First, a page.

Air-quality regulations threaten an expansion bid by London’s Heathrow Airport, a government adviser cautioned after recommending a new runway be built at the U.K.’s busiest flight hub.
Without new measures to curb nitrogen-dioxide emissions, Heathrow’s growth would raise pollution levels in the surrounding area, the Airports Commission said in a report Wednesday. In a “pessimistic” scenario, nearby roads would become the most polluted in the capital within 15 years, it said.
Britain has failed to comply with European Union air-quality regulations for five years and doesn’t expect cities such as London, Birmingham and Leeds to meet them until after 2030. In April, the Supreme Court ordered the government to prepare a plan this year to satisfy the rules.
“The government already faces an enormous challenge to meet air-quality limits around Heathrow,” said Alan Andrews, a lawyer at ClientEarth, which fought a five-year legal battle for the Supreme Court order. By recommending a new runway at Heathrow, the Airports Commission “has just turned that challenge into a Herculean task: sort out London’s air quality or any new runway capacity will be unusable.”
Heathrow says it can expand without jeopardizing the U.K.’s chances of meeting the EU limits.
“Our new plans have been designed around the needs of local communities and will meet carbon, air-quality and noise targets,” Heathrow Chief Executive Officer John Holland-Kaye said in a website statement on Wednesday.
Nitrogen dioxide, or NO2, can irritate the lungs and worsen bronchitis in children. Lawmakers estimate air pollution kills as many as 50,000 people a year in the U.K., and opponents of Heathrow’s expansion include the Green and Liberal Democrat parties and London Mayor Boris Johnson, a member of the ruling Conservatives. Johnson said Wednesday he doesn’t think Heathrow’s expansion is deliverable.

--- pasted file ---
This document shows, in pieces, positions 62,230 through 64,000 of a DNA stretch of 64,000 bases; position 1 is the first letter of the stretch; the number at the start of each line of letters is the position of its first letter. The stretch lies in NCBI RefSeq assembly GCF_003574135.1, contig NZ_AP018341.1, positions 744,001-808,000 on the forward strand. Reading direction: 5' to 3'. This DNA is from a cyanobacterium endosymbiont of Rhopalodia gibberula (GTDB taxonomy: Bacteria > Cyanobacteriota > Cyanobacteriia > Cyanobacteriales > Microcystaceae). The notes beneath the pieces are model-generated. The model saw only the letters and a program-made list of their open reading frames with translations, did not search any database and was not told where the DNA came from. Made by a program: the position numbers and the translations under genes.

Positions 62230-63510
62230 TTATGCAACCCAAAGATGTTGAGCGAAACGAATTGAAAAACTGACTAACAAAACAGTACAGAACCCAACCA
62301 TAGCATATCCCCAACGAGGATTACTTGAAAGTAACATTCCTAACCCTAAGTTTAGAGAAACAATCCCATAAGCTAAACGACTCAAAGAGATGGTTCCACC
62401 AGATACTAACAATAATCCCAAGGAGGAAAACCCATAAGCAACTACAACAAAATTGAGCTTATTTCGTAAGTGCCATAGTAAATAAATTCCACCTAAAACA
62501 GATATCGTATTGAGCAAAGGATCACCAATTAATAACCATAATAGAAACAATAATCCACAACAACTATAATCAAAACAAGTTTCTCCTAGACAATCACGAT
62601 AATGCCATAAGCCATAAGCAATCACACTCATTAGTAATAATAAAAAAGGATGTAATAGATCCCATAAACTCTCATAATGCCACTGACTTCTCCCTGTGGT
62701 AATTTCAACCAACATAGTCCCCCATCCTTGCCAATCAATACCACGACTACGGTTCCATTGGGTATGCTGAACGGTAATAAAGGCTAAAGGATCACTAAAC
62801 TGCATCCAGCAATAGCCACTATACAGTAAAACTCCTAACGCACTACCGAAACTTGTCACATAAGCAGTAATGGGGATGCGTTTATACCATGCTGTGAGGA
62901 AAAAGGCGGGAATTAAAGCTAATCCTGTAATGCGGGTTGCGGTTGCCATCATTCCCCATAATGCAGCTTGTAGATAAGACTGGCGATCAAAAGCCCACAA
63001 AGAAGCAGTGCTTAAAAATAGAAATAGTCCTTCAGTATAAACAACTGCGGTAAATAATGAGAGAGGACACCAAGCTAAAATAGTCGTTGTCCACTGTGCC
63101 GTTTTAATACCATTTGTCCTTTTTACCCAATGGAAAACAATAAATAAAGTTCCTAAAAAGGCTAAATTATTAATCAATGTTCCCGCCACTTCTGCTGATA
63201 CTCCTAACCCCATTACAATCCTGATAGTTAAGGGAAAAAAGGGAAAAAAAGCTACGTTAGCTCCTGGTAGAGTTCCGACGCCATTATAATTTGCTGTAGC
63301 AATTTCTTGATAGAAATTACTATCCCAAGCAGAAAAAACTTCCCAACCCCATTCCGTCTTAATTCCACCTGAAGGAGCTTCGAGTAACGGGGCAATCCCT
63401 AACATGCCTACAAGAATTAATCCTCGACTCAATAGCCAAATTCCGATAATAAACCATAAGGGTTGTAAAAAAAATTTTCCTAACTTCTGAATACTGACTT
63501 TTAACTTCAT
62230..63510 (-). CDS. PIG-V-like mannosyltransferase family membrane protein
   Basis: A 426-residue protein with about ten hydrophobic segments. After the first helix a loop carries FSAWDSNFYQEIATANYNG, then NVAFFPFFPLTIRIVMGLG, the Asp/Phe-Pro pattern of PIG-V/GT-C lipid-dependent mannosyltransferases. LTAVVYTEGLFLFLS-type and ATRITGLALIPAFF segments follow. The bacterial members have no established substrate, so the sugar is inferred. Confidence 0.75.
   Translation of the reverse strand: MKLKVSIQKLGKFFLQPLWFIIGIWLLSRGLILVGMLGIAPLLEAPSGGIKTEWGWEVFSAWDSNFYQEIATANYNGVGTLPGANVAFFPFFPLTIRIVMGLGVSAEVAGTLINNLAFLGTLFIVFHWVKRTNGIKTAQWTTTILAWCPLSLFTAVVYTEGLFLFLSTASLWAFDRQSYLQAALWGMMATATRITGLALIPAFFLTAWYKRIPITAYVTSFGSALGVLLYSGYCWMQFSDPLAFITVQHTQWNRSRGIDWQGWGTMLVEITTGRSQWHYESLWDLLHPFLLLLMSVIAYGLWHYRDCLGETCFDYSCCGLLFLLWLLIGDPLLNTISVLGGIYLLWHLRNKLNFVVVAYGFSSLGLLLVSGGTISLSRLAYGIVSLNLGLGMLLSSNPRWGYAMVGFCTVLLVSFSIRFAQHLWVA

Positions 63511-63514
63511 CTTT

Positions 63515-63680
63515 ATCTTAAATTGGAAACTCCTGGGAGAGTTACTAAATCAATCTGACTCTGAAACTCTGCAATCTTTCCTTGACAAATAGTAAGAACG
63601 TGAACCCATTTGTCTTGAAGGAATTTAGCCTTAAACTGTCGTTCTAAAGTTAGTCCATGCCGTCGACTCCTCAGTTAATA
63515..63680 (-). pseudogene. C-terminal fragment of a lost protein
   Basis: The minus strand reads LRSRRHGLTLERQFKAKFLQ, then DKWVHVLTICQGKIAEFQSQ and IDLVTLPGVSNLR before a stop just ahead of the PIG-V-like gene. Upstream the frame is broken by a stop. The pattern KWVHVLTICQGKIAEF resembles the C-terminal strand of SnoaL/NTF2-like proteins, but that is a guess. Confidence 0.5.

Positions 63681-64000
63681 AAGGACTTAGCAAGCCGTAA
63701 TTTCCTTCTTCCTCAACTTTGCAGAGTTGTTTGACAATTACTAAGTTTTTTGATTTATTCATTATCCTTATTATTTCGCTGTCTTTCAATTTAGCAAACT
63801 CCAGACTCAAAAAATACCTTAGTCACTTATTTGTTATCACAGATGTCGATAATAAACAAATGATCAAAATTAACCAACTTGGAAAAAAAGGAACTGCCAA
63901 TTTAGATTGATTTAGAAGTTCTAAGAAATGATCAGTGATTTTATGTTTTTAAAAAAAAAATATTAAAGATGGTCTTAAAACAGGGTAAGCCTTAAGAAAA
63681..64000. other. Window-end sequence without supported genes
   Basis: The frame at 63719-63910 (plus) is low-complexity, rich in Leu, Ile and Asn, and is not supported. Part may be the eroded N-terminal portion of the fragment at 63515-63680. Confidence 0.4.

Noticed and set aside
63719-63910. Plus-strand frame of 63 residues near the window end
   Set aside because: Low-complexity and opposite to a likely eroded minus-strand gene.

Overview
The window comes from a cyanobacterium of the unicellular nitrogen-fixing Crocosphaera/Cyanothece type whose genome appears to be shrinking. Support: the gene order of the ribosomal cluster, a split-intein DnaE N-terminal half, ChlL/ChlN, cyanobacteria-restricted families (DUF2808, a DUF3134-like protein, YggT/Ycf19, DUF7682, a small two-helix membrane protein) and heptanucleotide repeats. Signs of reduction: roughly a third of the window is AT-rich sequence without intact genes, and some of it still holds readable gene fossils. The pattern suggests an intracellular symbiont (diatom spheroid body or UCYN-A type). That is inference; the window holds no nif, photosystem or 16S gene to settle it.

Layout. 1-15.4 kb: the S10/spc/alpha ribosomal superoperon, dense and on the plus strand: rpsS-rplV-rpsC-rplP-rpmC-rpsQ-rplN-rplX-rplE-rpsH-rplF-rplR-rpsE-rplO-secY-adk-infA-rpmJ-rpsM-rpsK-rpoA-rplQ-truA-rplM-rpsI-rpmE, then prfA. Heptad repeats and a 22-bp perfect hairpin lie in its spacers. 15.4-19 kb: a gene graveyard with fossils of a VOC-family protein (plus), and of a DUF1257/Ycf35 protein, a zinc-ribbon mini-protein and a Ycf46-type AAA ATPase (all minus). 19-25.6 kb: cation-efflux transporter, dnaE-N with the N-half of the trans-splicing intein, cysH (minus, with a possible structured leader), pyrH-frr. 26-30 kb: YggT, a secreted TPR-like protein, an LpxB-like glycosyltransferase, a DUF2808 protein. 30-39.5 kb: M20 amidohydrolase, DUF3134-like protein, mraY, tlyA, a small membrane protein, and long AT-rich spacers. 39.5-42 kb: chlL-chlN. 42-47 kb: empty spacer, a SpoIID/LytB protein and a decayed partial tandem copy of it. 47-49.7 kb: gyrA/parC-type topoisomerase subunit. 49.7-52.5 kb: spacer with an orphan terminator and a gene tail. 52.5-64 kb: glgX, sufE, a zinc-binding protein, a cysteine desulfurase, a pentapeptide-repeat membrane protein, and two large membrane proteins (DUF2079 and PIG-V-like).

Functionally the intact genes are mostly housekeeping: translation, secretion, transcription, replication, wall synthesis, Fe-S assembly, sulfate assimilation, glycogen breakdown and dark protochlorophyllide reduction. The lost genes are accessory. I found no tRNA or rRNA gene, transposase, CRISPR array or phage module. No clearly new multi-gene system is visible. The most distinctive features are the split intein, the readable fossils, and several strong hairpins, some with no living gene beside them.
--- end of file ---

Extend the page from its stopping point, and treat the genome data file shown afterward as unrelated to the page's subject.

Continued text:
“This would lead to a huge increase in noise pollution; it would lead to an increase in particulate pollution,” Johnson said in an interview on BBC Radio 4. “This is the sort of thing you could possibly have got away with in China in the 1950s.”
There are two options to expand Heathrow: build a new runway, as recommended by the commission, or extend an existing one.
“Absent mitigation, both schemes would delay compliance with the directive and hence would not be deliverable within the legal framework,” the commission said. Still, “there are mitigating actions which could be taken to reduce both background road emissions and those emissions arising from airport activities.”
Proposals to reduce NO2 include charging airlines to emit the gas, shutting down aircraft engines during taxiing, rerouting roads and remodeling airport facilities, according to the report.
A third option considered by the commission, to build a new runway at London’s Gatwick Airport, “is not forecast to cause any exceedences of legal limits by 2030,” the report shows.